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‘No turning back’: Carnation Revolution divides Portugal again, 50 years on

No turning back’: Carnation Revolution divides Portugal again, 50 years on

As Portugal commemorates half a century of liberal democracy following the overthrow of the Estado Novo fascist dictatorship in 1974, concerns arise regarding the resurgence of far-right sentiments.

The olive-green military vehicles and uniforms remain unchanged, even on this April 25th – a Thursday, reminiscent of the historic day that marked the beginning of transformation along the Tagus River in the Portuguese capital, Europe’s westernmost edge.

However, the jubilant crowds lining the streets today, adorned with red carnations bought from flower vendors at Rossio Square, were absent fifty years ago. There were no applause or social media posts with catchy hashtags back then.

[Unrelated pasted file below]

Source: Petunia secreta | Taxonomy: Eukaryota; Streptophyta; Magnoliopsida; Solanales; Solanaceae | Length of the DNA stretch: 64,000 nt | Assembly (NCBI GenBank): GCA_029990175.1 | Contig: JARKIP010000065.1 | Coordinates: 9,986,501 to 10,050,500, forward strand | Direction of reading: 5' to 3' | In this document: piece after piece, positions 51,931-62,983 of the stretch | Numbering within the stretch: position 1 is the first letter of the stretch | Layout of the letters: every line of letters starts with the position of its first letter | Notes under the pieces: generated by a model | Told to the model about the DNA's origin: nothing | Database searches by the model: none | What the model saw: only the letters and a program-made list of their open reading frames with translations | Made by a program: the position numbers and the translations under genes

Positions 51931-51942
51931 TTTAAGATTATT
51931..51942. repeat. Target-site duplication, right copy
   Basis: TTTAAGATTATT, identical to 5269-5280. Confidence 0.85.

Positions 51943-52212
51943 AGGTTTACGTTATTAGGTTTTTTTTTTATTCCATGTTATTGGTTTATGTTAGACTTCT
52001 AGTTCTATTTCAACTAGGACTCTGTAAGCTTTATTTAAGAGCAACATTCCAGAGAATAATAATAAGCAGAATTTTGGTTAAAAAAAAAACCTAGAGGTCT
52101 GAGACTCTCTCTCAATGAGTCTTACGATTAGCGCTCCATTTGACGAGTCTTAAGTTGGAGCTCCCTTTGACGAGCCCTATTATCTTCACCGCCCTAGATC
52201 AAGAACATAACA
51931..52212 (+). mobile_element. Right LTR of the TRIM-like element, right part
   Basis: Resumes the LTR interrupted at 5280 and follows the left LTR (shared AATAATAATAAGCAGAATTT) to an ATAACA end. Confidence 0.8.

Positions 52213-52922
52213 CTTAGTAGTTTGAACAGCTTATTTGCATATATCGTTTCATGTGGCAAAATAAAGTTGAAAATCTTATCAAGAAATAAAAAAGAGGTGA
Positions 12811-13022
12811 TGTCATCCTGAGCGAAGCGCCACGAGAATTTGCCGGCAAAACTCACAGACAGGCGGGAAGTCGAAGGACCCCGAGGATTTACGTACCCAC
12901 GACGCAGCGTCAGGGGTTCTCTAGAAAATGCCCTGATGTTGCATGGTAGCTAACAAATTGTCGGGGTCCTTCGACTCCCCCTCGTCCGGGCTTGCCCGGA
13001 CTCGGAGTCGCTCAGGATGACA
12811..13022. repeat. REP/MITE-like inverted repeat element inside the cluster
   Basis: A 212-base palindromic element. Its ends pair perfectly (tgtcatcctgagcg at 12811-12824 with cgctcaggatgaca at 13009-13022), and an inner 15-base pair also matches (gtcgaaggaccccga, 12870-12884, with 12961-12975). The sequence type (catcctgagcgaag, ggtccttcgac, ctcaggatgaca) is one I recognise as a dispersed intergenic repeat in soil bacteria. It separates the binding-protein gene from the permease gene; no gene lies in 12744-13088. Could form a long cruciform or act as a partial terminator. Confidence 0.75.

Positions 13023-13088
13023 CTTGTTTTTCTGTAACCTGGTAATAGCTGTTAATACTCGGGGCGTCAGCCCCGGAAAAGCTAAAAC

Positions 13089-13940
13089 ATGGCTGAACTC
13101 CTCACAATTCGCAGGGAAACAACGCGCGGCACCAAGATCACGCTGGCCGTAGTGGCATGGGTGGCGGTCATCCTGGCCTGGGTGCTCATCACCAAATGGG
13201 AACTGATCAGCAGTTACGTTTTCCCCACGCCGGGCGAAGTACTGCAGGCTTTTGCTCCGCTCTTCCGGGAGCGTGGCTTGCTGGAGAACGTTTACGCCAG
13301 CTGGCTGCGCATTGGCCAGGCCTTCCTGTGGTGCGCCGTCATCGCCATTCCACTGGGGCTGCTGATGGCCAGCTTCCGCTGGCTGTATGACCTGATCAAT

In the early hours of that brisk dawn, while Lisbon slept, a revolt was brewing. Portugal was then under the grip of a fascist dictatorship, the Estado Novo (“New State”), which had waged brutal wars in Portuguese Guinea, Angola, and Mozambique to maintain control over its African colonies. By day’s end, the 42-year-old dictatorship had been swiftly overthrown by a military coup.

“We were professional soldiers, accustomed to warfare, but this was entirely different,” recalls former navy captain Carlos Almada Contreiras.

Contreiras was among the 163 military captains who, in September 1973, clandestinely formed the “Movement of Armed Forces” (Movimento das Forças Armadas, MFA) during a secret gathering at a farmhouse. These men, veterans of Portugal’s colonial wars, understood that military victory was elusive, with morale declining and thousands of Portuguese soldiers dead since 1961.

On April 25, 1974, they set their sights on Lisbon’s political center, aiming to seize control of military installations, political chambers, broadcasting facilities, and the airport. The outcome of that pivotal day was uncertain.

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